This is a simple example of a program that checkpoints using python and the pickle class. It will run for 15 minutes. The script checks for a file called "counting_sheep.pickle" and if it files it will read it in automatically, otherwise it will start a new execution. Here we are checkpointing only one variable called self.limit, which is a class variable in a class called counting sheep. This can be any number of variables so long as they are a member of the class. At the tail end past the comment that says 'execution code here' is where we use our class to create the object (allocate memory, data structures, etc) and run the code. If the file is present it will detect and read it in here, otherwise, it will start new. The "work" method being used is called run(self), and any work code can be done here. For simplicity's sake, the only code running is a loop that will increment self.limit once every 5 seconds. You can test this by running the program like this.
When you're in the same directory and notice the output. Then hit CTRL+C to kill the program after it's incremented a few times. Then start the program again as before and you'll see that the count picks up where it left off before and proceeds. If you don't want it to continue, you can delete the counting_sheep.pickle file and start it and it will start again from 0.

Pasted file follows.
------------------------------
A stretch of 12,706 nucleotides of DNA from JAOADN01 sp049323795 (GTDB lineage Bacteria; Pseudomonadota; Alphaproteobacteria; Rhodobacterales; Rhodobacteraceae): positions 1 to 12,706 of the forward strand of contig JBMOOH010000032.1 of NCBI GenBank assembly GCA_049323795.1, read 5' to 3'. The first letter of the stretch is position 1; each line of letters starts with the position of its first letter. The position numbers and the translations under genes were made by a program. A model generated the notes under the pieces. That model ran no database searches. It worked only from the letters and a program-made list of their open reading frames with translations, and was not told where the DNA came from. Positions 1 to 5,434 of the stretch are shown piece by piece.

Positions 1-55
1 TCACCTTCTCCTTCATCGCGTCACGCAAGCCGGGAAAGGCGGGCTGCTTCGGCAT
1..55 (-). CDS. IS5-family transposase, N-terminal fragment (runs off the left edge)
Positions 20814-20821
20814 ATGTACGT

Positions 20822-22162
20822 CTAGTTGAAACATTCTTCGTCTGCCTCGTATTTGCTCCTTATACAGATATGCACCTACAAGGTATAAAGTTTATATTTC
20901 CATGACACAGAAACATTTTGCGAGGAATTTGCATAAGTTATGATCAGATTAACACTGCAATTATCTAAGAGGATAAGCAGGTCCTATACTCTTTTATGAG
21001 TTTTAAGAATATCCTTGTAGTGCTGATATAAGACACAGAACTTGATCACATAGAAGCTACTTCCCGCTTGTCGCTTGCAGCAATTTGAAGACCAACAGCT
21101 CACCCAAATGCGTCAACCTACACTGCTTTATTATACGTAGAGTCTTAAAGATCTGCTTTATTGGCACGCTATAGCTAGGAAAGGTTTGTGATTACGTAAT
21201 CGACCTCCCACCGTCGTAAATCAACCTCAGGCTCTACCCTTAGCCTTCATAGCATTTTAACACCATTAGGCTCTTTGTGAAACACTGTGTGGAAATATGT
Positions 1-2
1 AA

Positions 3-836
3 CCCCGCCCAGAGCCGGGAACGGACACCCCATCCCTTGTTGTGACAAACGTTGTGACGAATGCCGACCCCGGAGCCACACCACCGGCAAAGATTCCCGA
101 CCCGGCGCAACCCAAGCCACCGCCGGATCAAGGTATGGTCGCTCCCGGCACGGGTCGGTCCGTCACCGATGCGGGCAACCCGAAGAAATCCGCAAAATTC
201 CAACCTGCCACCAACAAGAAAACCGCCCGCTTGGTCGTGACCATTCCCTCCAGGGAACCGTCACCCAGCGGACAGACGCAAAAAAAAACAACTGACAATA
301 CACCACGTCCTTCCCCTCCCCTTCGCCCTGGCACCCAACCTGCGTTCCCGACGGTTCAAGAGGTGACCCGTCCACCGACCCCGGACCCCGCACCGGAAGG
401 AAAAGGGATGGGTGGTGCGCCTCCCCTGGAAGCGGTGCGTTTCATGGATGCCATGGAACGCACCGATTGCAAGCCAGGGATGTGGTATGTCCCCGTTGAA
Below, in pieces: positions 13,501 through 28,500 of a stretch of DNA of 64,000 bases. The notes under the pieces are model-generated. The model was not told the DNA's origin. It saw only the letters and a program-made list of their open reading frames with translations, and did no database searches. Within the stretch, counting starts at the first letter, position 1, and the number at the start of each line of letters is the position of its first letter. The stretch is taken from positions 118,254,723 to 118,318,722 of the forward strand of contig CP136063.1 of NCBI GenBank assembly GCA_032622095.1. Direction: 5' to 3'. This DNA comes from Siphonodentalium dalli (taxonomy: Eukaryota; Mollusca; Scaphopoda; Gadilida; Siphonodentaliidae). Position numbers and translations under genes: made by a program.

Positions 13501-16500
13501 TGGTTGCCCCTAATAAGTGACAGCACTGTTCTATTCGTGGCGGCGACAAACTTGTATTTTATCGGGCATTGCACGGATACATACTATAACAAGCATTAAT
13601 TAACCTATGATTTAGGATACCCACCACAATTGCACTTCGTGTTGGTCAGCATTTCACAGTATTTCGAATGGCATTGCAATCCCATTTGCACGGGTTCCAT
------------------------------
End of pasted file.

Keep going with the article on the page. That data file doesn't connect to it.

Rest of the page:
checkpoint_file = "counting_sheep.pickle"
def __init__(self, checkpoint_file):
self.checkpoint = checkpoint_file
self.limit = 0
print("%i sheep" % self.limit)
self.limit += 1
with open(checkpoint_file, 'wb') as f:
if self.limit == 180:
#----- execution code goes after here -----------
with open(checkpoint_file, 'rb') as f:
cs = pickle.load(f)
cs = CountingSheep(checkpoint_file)
# now we run it
The slurm job script file can be found here.
scontrol show job $SLURM_JOBID > info.$SLURM_JOBID